“There is the little tribe of Benjamin, leading them...”
Pslam 68:27


Christ-Centered Learning

  The need for education in Nicaragua is overwhelming. 35% of school age children are not in school. There are many reasons for this staggering reality, and we can only address some: access, quality, and cost. For the communities of Tipitapa, San Benito, and Alamikamba, we have dedicated a large amount of time and resources toward education. And it's working.

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The Christian schools founded and operated by Harvest Initiative have served hundreds of children in Nicaragua. These children, from 15 in the first class to over 730 students now, would likely not have attended school without the efforts of the schools and their stabilizing presence in the community.

At present, there are two schools, Colegio El Pequeño Benjamin (Pi-cane-yo Ben-ha-min: Little Benjamin) and Colegio La Cosecha (La Co-say-cha: Harvest Community School). In addition, Harvest Initiative is working with communities in the Alamikamba region to provide educational opportunities and computer training there.

The school directors, Danira Sanchez and Alexandra Mendoza, are true blessings to us and to the students they minister to in the schools. These women and the teachers they supervise make these schools a true outreach ministry. The schools are operated in coordination with local churches to ensure that the school programs are tied to the life and outreach of a Christian community.

  What makes these schools so effective?
They are close.

For many students, the walk to the nearest public school is simple too far to make. This is especially true for younger children. Even older children struggle during the raining season when roads can become impassable. By being at the heart of their communities, these schools provide centralized, accessible facilities to learn in. And this means more children attend and stay in school.

They are safe.
Because the schools are located in very poor neighborhoods, crime and violence are prevalent. And many children face desperate poverty and even violence at home. For these children, school and church are their only safe places to be. At school, behind a security fence manned by a guard, students can learn in peace-though not quiet! Tin roofs and open classrooms make school a bustling and noisy place, but they are safe..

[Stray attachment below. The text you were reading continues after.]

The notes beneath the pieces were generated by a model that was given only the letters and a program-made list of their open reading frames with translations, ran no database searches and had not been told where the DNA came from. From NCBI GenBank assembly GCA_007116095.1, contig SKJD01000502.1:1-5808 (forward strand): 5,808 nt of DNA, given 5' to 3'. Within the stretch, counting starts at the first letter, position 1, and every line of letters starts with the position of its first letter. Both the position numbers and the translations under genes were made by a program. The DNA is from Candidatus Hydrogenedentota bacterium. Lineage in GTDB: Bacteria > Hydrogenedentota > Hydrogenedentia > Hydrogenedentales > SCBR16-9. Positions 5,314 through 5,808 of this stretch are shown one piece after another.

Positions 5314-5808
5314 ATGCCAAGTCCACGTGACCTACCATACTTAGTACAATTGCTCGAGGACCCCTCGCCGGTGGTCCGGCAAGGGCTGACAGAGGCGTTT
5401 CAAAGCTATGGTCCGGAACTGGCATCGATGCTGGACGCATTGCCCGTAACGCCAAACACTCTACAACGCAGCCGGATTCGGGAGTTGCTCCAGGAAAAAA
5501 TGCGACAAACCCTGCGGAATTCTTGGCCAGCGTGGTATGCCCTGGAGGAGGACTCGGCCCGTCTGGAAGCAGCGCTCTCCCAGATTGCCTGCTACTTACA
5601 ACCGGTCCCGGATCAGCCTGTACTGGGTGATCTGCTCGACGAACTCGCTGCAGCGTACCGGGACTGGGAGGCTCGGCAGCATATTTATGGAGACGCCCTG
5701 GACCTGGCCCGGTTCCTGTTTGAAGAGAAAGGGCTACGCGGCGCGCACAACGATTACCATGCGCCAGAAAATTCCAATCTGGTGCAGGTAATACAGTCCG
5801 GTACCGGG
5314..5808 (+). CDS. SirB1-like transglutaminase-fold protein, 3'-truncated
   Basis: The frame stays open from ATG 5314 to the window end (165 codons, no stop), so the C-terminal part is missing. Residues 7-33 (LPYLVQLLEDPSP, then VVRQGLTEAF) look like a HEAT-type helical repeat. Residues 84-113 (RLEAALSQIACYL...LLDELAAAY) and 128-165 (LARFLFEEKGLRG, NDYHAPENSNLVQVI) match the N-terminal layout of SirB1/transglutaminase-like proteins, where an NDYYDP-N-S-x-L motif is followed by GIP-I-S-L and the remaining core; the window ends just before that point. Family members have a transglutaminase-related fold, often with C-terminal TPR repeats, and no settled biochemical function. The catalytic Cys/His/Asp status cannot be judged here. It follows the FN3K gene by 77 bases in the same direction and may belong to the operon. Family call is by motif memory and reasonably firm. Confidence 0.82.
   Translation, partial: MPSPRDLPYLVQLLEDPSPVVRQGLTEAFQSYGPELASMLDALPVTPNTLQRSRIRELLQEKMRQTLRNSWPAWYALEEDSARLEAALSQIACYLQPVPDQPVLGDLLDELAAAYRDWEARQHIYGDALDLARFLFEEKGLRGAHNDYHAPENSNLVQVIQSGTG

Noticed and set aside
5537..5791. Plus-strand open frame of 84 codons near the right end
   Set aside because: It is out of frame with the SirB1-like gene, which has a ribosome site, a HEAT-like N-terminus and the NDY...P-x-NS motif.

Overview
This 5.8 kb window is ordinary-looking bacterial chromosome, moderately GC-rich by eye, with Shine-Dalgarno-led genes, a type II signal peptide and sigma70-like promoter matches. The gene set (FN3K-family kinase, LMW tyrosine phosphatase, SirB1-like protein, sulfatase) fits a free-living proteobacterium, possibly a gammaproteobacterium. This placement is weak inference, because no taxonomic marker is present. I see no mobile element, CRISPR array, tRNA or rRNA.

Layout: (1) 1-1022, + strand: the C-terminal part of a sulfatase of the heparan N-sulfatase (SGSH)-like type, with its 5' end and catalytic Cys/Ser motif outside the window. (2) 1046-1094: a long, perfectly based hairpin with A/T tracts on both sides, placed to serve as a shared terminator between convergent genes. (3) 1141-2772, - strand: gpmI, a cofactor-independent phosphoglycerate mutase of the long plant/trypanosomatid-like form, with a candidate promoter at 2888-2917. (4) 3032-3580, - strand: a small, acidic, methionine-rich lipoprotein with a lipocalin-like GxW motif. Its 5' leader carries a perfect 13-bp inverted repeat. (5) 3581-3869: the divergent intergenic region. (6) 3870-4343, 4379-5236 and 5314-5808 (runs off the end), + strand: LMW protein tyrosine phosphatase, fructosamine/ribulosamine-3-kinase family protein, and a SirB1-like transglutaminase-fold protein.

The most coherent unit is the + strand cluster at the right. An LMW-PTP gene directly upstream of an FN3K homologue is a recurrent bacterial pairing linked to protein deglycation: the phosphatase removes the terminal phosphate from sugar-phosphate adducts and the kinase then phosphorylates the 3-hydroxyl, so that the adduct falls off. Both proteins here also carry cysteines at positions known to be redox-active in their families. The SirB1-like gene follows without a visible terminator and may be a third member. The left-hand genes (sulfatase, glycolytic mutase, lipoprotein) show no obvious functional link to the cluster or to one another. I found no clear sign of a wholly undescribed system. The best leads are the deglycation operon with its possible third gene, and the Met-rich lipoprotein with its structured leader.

They are biblical.
The Bible is taught in each and every classroom, from pre-school through 5th Level. This is so important: Biblical truth and biblical role models give students a real alternative to spiritualism and apathy..

Recently, three students and one mother were baptized. It has been a great privilege to impact so many lives through the school programs over the years. And we pray for continued open doors to make our strengths even stronger and to equip communities and students through truth and education. .

They have good leadership.
The directors for these schools are amazing! As are the teachers. These men and women work hard to create a sustainable environment where students can learn and grow. The directors and teachers attend trainings to improve their teaching and administrative skills. They have also initiated after school programs that have allowed students to participate in science fairs and craft fairs. These activities build skills beyond traditional classroom instruction and add to the vibrant life of the school..

They operate on sound financial principles.
The schools operate on a budget. That budget is funded through wonderful donors in the U.S. and through school tuition..

The schools are fiscally responsible, but not locally sustainable. Students pay tuition-about a day's wage per student monthly. This is important as it makes a child's education an investment for the entire family. The investment, however, does not cover the schools operational needs. Staff, utilities, supplies and government fees exceed tuition costs. Support for keeping these schools going comes from all of you-from the individuals, churches, and organizations that partner with our efforts..